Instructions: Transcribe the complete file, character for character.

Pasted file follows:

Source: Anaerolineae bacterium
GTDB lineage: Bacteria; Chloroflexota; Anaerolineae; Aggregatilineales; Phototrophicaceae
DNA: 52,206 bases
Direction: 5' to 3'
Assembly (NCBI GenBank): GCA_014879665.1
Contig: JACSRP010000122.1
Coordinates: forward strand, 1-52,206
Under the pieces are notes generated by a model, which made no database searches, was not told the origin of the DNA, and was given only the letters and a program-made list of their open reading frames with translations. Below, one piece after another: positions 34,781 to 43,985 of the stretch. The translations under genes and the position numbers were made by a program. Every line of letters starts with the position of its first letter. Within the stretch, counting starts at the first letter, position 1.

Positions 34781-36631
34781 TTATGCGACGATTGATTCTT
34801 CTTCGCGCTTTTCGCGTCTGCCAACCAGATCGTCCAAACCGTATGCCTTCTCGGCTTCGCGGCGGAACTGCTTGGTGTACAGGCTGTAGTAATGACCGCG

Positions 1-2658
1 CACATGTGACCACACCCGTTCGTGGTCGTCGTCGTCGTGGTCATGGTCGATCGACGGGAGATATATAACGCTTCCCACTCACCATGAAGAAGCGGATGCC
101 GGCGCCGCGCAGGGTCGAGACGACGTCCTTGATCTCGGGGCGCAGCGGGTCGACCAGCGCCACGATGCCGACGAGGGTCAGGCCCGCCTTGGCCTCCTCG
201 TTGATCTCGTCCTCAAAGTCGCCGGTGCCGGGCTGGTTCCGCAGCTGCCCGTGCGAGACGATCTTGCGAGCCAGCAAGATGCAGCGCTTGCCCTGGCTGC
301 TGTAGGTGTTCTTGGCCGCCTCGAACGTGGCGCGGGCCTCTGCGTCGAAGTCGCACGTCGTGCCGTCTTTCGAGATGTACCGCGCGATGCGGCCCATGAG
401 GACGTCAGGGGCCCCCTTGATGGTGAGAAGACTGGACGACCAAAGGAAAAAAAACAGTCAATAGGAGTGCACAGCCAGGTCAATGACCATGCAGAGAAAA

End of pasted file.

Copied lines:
Source: Anaerolineae bacterium
GTDB lineage: Bacteria; Chloroflexota; Anaerolineae; Aggregatilineales; Phototrophicaceae
DNA: 52,206 bases
Direction: 5' to 3'
Assembly (NCBI GenBank): GCA_014879665.1
Contig: JACSRP010000122.1
Coordinates: forward strand, 1-52,206
Under the pieces are notes generated by a model, which made no database searches, was not told the origin of the DNA, and was given only the letters and a program-made list of their open reading frames with translations. Below, one piece after another: positions 34,781 to 43,985 of the stretch. The translations under genes and the position numbers were made by a program. Every line of letters starts with the position of its first letter. Within the stretch, counting starts at the first letter, position 1.

Positions 34781-36631
34781 TTATGCGACGATTGATTCTT
34801 CTTCGCGCTTTTCGCGTCTGCCAACCAGATCGTCCAAACCGTATGCCTTCTCGGCTTCGCGGCGGAACTGCTTGGTGTACAGGCTGTAGTAATGACCGCG

Positions 1-2658
1 CACATGTGACCACACCCGTTCGTGGTCGTCGTCGTCGTGGTCATGGTCGATCGACGGGAGATATATAACGCTTCCCACTCACCATGAAGAAGCGGATGCC
101 GGCGCCGCGCAGGGTCGAGACGACGTCCTTGATCTCGGGGCGCAGCGGGTCGACCAGCGCCACGATGCCGACGAGGGTCAGGCCCGCCTTGGCCTCCTCG
201 TTGATCTCGTCCTCAAAGTCGCCGGTGCCGGGCTGGTTCCGCAGCTGCCCGTGCGAGACGATCTTGCGAGCCAGCAAGATGCAGCGCTTGCCCTGGCTGC
301 TGTAGGTGTTCTTGGCCGCCTCGAACGTGGCGCGGGCCTCTGCGTCGAAGTCGCACGTCGTGCCGTCTTTCGAGATGTACCGCGCGATGCGGCCCATGAG
401 GACGTCAGGGGCCCCCTTGATGGTGAGAAGACTGGACGACCAAAGGAAAAAAAACAGTCAATAGGAGTGCACAGCCAGGTCAATGACCATGCAGAGAAAA